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Influence of Serum Sodium on MELD-Based Survival Prediction in Alcoholic Hepatitis


      To compare the Model for End-Stage Liver Disease (MELD) with the modified model including sodium (MELDNa) for predicting 180-day mortality in patients with alcoholic hepatitis (AH) and determine the subset in whom serum sodium may enhance 180-day mortality prediction.


      We examined 26 patients with AH enrolled in a prospective trial between June 1, 2004, and June 30, 2007, at Mayo Clinic. Logistic regression analysis was done to assess the effect of MELD and MELDNa scores on 180-day mortality. The C statistic was derived to compare MELD with MELDNa in patients with and without ascites.


      MELD (odds ratio [OR], 1.22; 95% confidence interval [CI], 1.05-1.47; P=.007; C statistic, 0.81) and MELDNa (OR, 1.24; 95% CI, 1.05-1.56; P=.008; C statistic, 0.78) were significant predictors of 180-day mortality in patients with AH. A MELD score of 27.0 and a MELDNa score of 28.0 had sensitivity of 76.5% and 87.5% and specificity of 64.9% and 52.5%, respectively. In patients with AH and ascites, MELDNa (OR, 2.27; 95% CI, 1.22-36.68; P=.008; C statistic, 0.97) was a better predictor of 180-day mortality than MELD (OR, 1.37; 95% CI, 1.07-2.12; P=.006; C statistic, 0.90). A MELD score of 29.0 and a MELDNa score of 34.0 had sensitivity of 85.7% and 83.3% and specificity of 31.0% and 16.7%, respectively.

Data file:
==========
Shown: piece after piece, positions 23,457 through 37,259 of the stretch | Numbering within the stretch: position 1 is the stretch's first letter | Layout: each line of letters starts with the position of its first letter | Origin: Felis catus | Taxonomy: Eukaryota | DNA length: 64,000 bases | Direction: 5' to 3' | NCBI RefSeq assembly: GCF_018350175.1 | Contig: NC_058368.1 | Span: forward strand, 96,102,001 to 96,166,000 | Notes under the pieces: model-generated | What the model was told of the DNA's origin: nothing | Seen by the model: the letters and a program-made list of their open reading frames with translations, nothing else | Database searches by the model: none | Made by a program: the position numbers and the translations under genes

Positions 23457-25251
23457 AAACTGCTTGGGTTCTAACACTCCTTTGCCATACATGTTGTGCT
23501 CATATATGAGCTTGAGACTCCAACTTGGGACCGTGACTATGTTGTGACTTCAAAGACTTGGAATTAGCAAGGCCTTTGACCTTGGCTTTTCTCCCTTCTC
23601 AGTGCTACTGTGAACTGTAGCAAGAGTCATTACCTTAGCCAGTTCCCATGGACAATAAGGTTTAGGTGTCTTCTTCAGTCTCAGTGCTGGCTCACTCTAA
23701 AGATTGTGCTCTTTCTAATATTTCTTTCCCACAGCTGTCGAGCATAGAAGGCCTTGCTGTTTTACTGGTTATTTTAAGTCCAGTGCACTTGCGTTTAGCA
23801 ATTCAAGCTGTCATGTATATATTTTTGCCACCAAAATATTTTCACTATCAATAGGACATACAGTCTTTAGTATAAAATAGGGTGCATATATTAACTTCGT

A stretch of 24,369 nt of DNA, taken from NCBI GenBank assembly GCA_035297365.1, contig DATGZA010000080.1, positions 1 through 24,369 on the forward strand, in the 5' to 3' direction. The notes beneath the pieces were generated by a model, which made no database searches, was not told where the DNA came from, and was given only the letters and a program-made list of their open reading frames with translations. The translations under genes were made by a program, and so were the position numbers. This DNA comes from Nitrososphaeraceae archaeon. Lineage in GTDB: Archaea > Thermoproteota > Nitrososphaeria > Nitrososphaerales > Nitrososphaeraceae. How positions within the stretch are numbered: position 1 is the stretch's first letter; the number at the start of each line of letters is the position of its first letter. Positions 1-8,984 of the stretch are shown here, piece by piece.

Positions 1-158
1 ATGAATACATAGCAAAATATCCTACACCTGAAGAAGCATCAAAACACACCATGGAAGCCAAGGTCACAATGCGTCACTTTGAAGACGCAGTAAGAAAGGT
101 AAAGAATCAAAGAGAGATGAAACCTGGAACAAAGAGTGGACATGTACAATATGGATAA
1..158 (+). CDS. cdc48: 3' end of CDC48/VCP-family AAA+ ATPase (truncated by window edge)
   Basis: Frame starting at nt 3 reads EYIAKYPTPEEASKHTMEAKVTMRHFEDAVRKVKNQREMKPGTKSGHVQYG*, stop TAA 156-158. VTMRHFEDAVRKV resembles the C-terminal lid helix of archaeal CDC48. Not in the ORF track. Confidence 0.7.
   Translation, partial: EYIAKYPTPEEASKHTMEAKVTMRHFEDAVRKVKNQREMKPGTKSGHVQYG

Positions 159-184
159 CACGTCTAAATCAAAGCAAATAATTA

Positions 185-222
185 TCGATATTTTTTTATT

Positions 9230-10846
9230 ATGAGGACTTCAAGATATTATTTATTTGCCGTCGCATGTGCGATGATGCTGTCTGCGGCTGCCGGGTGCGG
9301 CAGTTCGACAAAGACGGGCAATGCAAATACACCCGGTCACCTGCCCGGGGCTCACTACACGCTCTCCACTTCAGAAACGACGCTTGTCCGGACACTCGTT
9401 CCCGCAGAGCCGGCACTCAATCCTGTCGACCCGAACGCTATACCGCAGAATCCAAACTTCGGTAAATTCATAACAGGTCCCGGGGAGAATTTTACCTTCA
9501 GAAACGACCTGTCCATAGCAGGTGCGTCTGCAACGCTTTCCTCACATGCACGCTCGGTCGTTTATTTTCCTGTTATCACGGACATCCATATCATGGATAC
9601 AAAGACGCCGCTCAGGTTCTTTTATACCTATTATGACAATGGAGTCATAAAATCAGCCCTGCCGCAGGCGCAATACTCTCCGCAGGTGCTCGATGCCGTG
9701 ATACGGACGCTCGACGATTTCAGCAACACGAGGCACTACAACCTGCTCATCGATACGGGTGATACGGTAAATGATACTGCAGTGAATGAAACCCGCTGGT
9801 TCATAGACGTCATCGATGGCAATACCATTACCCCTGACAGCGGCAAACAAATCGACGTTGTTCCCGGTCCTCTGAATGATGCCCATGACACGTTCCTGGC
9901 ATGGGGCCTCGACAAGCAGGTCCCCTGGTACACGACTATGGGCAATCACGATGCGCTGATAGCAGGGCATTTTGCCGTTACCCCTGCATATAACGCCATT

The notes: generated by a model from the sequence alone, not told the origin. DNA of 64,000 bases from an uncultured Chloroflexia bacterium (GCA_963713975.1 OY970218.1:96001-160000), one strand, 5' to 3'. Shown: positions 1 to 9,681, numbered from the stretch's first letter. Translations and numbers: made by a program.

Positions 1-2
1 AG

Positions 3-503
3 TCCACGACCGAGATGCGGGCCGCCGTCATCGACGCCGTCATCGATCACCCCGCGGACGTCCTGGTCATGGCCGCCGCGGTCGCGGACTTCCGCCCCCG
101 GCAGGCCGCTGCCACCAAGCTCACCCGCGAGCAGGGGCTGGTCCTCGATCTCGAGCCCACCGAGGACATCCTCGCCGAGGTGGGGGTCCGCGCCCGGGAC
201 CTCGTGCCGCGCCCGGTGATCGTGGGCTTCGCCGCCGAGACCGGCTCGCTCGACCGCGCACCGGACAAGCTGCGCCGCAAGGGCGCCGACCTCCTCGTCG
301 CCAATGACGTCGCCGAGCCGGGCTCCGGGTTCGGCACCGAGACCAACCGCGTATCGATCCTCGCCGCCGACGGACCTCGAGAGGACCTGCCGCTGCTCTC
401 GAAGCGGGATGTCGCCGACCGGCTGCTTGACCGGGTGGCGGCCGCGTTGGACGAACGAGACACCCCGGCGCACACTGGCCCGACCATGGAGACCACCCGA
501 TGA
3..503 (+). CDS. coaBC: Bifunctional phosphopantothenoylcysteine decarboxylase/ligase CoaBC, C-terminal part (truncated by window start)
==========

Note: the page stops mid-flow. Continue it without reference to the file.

MELD and MELDNa were similar predictors of 180-day mortality; however, MELDNa was a better predictor of mortality than MELD in patients with ascites. Hyponatremia in patients with AH without ascites is not a predictor of mortality because it may have a dilutional basis secondary to excessive intake of low-osmolar alcohol.
      AH (alcoholic hepatitis), ALD (alcoholic liver disease), CI (confidence interval), MELD (Model for End-Stage Liver Disease), Na (sodium), OR (odds ratio)
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